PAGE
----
Shooting scenic and landscape pictures

Manually pick a focus point to focus on foreground or background; lock focus with One-Shot AF and easily lighten or darken the picture to get the effect you want. Exposure is still automatic, but once again, you become the master of what you’re photographing. The ability to use Exposure Compensation to slightly lighten or darken a shot is huge – the impact of bright sky in a scenic picture often causes the camera to give results that are a bit dark. P-mode once again puts you in control.

Shooting portraits

Manually pick a focus point to put focus right on the eye nearest to the camera; pick a White Balance and Picture Style setting to give you the skin tones you want; set One-Shot AF mode to lock focus once you put it on the eye(s). Again, by choosing a few simple settings, the whole experience is transformed. Even the most casual shooter can take a look at the first shot he or she takes on the camera’s LCD monitor and if something just doesn’t look right, it’s easy to make a couple of changes to get the colors, focus or brightness they want.

Shooting flash pictures

Lighten or darken flash output with Flash Exposure Compensation. This one’s simple: many times, the automatic E-TTL flash results are a great starting point but they might not be quite right. A perfect example: that bride in a white wedding dress just looks a bit dark in the first flash picture you took. In P-mode, you have full access to virtually every camera feature, including Flash Exposure Compensation. Dial-in a bit of “+” compensation and take another shot — it’ll likely be a lot closer to what you wanted (this is the case with both the camera’s built-in flash or an accessory Canon Speedlite on the camera).

P-mode for the experienced DSLR shooter

Many seasoned DSLR enthusiasts sneer at the thought of using the camera’s Program mode, feeling that any serious shooter at least sets his or her own aperture or shutter speed (if not fully using Manual exposure). We’re obviously not here to tell anyone that the Aperture priority (Av) and Shutter priority (Tv) modes should be bypassed in favor of the Program mode, but there still can be times when P-mode is a viable option for the knowledgeable shooter.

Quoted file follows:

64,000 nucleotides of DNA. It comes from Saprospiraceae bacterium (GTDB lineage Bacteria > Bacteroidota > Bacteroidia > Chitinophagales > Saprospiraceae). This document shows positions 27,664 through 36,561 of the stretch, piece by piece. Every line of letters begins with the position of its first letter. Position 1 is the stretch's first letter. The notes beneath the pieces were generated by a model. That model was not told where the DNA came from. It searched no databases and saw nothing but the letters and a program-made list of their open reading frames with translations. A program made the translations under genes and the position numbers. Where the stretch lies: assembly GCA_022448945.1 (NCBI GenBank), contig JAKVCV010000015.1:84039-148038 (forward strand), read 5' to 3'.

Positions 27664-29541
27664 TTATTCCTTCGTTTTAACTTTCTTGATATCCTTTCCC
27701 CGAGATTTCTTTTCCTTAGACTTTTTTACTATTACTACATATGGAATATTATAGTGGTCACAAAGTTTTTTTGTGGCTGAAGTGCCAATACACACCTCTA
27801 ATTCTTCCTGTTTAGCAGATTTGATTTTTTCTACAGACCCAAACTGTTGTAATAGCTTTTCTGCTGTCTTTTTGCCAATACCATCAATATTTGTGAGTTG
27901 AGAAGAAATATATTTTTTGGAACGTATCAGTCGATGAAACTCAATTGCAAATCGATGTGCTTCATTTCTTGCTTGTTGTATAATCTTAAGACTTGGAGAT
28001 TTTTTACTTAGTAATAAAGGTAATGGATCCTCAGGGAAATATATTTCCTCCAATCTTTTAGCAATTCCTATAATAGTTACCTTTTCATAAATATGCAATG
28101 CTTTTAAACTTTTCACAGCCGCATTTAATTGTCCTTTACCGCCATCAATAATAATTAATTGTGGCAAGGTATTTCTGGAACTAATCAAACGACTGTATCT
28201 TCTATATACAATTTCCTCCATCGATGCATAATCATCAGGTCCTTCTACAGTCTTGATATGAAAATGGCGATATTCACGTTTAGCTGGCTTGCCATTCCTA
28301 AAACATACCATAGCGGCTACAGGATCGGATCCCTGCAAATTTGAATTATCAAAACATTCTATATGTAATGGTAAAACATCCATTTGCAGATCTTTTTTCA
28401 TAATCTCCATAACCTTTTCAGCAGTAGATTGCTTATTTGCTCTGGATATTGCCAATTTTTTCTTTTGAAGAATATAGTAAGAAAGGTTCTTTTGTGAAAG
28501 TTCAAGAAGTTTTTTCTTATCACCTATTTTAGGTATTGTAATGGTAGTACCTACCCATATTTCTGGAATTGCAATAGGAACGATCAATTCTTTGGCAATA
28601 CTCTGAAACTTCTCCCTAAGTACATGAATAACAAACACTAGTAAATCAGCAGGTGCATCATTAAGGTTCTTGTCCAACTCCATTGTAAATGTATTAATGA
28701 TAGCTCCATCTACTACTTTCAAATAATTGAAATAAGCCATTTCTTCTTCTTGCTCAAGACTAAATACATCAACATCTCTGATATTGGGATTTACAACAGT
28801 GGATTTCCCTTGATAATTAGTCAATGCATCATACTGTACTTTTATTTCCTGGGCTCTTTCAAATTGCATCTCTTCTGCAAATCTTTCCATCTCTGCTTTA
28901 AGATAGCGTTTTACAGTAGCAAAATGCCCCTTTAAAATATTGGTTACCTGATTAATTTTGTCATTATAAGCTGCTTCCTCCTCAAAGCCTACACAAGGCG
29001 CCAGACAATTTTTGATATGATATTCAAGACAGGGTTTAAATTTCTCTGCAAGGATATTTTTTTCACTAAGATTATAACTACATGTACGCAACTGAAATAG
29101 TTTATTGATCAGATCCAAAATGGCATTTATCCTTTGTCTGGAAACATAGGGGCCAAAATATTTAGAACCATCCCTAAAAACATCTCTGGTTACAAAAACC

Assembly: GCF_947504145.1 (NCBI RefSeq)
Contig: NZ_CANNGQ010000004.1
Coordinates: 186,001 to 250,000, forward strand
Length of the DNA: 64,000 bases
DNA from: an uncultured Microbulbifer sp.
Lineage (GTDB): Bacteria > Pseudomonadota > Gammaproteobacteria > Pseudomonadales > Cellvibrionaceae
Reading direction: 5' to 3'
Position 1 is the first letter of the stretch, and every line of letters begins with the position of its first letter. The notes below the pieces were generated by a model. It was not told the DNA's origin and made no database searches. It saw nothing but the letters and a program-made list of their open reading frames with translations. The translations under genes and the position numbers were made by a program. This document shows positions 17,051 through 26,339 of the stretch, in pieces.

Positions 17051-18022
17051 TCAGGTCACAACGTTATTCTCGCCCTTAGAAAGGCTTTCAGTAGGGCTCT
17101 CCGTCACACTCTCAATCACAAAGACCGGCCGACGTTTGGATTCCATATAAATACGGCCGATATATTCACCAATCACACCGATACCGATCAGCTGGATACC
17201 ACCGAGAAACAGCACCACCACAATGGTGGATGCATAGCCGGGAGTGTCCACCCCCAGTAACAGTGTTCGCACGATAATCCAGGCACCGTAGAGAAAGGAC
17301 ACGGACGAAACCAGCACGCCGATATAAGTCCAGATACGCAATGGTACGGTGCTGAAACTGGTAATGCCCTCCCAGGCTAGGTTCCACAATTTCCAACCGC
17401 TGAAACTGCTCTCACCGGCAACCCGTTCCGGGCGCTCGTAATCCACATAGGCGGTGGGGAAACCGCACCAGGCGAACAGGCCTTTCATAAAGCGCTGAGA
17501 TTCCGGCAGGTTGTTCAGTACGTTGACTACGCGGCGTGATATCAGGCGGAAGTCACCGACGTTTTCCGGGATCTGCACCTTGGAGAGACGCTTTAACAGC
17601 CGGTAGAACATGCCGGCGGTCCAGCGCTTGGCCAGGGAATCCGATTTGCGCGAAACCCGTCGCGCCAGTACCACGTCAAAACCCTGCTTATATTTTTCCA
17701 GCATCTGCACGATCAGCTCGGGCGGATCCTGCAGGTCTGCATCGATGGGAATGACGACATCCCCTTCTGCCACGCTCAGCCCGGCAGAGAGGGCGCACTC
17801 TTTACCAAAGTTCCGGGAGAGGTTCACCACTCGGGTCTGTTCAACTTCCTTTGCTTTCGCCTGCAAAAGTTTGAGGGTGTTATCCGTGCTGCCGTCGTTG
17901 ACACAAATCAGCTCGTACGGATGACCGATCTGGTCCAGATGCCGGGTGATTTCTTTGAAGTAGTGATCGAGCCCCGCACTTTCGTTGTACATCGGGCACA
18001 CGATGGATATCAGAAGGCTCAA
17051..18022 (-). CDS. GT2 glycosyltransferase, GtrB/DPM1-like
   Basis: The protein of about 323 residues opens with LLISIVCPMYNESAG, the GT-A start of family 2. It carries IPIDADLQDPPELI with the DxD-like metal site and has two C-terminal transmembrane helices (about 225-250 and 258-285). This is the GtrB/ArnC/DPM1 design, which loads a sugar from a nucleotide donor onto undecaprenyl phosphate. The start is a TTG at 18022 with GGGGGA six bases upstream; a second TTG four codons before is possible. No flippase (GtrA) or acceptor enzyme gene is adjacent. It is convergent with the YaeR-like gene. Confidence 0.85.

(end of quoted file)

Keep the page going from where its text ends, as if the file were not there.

You'll always see the speed the camera is selecting, so it's easy to tell when dangerously slow shutter speeds are approaching. The Auto ISO feature on many EOS digital SLRs gives yet another means to preserve sufficient shutter speeds for reliable hand-holding, in many circumstances. In today’s digital SLRs, Program mode is relatively smart. Every Canon EOS camera knows not only about the lens you have mounted on the camera, but even the focal length you’re at with a zoom lens. Program mode uses this information to preserve fast enough shutter speeds to avoid camera shake. With longer lenses, the system will try to use faster shutter speeds whenever possible. And, if shutter speed drops below about 1/lens focal length, the shutter speed display in the viewfinder blinks on and off to warn you that shutter speeds are possibly too slow for reliable hand-holding.

Program mode also tries to ensure that any flash pictures are taken at shutter speeds fast enough to avoid blurs with ordinary subjects. Depending upon the level of ambient light, EOS cameras in P-mode will set shutter speeds with flash between the camera’s fastest x-sync speed, down to 1/60th of a second. So balanced fill-flash is possible even in sunlight. Indoors, a (usually) safe speed of 1/60th is the slowest possible. So, again, P-mode for many will make flash a point-and-shoot operation.